THE LEGACY OF AFFIRMATIVE ACTION

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A majority of Americans believe that affirmative action programs have improved conditions for black Americans in recent years. A poll conducted in 1999 for Newsweek, by Princeton Research Associates, found that 52 percent of blacks and 51 percent of whites believe such programs have done “a lot� to help blacks in this country or have helped them “some.� Only 32 percent of blacks and 36 percent of whites believe that the programs have done “little� or “nothing� to improve matters. (The remainder of the respondents said they “didn't know.�) In one of its 2001 polls, the Gallup Organization found that, in response to a question worded differently, 58 percent of Americans think that affirmative action has been good for this country, up slightly from 54 percent in 1995.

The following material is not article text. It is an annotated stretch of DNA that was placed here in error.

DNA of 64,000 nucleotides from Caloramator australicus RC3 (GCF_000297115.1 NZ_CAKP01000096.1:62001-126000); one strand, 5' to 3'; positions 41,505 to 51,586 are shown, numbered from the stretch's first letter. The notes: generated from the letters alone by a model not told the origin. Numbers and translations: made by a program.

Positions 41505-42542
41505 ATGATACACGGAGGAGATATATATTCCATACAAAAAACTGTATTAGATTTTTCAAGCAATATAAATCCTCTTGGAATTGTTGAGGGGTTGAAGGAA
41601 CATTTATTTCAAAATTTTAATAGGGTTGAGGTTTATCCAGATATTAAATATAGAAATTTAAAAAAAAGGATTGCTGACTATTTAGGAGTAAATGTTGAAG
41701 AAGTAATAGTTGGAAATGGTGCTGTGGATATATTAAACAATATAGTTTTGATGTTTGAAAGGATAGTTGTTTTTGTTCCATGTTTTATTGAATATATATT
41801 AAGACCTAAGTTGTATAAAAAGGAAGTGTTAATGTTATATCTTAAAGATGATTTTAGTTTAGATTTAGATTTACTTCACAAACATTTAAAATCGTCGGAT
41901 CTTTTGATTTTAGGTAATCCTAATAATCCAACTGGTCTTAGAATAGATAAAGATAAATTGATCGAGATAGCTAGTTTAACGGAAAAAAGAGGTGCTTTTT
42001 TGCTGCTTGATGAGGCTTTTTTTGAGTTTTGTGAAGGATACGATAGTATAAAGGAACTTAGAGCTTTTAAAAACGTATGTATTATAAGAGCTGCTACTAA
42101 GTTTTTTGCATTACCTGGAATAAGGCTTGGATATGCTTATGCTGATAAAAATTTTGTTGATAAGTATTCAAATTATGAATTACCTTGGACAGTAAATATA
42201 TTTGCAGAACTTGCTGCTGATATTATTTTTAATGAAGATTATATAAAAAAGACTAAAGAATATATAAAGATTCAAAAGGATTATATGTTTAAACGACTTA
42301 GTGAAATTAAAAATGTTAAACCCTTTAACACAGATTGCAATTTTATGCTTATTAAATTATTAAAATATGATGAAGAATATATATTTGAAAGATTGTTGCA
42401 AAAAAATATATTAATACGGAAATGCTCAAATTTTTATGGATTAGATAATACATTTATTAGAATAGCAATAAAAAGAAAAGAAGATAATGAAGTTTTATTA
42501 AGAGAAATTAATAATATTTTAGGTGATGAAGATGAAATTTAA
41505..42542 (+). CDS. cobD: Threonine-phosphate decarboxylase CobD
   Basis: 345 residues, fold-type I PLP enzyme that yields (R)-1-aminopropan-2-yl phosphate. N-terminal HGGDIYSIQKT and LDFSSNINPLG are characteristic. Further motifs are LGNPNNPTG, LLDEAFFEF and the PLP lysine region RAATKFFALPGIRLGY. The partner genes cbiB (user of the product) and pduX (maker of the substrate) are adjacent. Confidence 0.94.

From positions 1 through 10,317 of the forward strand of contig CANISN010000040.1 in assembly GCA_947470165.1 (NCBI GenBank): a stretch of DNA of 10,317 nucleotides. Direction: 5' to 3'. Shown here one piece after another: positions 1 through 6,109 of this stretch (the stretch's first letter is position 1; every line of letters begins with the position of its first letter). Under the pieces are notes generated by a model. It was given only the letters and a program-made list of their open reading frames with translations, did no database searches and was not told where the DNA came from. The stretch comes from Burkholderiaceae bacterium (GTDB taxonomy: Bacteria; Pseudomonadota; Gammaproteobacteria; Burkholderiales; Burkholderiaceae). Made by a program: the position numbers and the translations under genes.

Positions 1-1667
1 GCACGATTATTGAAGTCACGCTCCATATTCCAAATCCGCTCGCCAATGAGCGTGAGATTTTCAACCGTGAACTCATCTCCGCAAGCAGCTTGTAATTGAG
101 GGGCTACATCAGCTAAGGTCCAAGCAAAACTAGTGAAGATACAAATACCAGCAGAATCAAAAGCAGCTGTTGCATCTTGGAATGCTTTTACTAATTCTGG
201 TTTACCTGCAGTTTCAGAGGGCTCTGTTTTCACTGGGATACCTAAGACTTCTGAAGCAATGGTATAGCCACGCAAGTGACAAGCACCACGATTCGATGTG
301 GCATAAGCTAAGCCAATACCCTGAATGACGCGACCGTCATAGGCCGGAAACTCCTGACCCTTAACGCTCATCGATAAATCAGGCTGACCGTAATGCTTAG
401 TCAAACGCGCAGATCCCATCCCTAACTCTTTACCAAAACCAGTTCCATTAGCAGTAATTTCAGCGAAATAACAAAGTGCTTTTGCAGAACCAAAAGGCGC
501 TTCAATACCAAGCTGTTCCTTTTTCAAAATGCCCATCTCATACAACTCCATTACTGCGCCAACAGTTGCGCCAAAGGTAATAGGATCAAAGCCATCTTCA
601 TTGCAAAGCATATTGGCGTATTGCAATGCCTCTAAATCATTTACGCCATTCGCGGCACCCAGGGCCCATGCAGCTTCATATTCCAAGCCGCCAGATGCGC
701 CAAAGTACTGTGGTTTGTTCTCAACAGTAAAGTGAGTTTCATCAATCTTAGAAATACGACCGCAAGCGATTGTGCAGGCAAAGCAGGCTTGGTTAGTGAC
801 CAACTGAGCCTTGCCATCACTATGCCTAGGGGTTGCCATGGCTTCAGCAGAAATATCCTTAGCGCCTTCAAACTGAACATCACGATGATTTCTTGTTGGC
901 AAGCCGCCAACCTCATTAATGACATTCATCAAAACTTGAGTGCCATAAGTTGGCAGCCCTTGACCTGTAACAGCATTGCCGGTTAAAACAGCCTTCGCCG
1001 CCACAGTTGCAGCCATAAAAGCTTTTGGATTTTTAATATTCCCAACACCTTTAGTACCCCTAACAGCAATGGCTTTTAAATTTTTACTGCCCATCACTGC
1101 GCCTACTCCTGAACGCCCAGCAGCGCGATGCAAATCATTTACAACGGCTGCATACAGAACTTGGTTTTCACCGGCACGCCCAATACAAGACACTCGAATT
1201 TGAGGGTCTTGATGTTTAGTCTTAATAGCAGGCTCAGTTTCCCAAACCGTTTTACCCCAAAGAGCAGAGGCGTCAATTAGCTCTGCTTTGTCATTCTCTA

If anything, the perceived need for affirmative action programs has increased in recent years, with 56 percent of Americans in the 2001 Gallup poll saying that they are necessary “to help women and minorities overcome discrimination,� up from 49 percent who said so in 1995. Furthermore, 66 percent of Americans in the 2001 poll said they believe such programs will always be needed, compared with only 30 percent who said the day will come when they will no longer be necessary.

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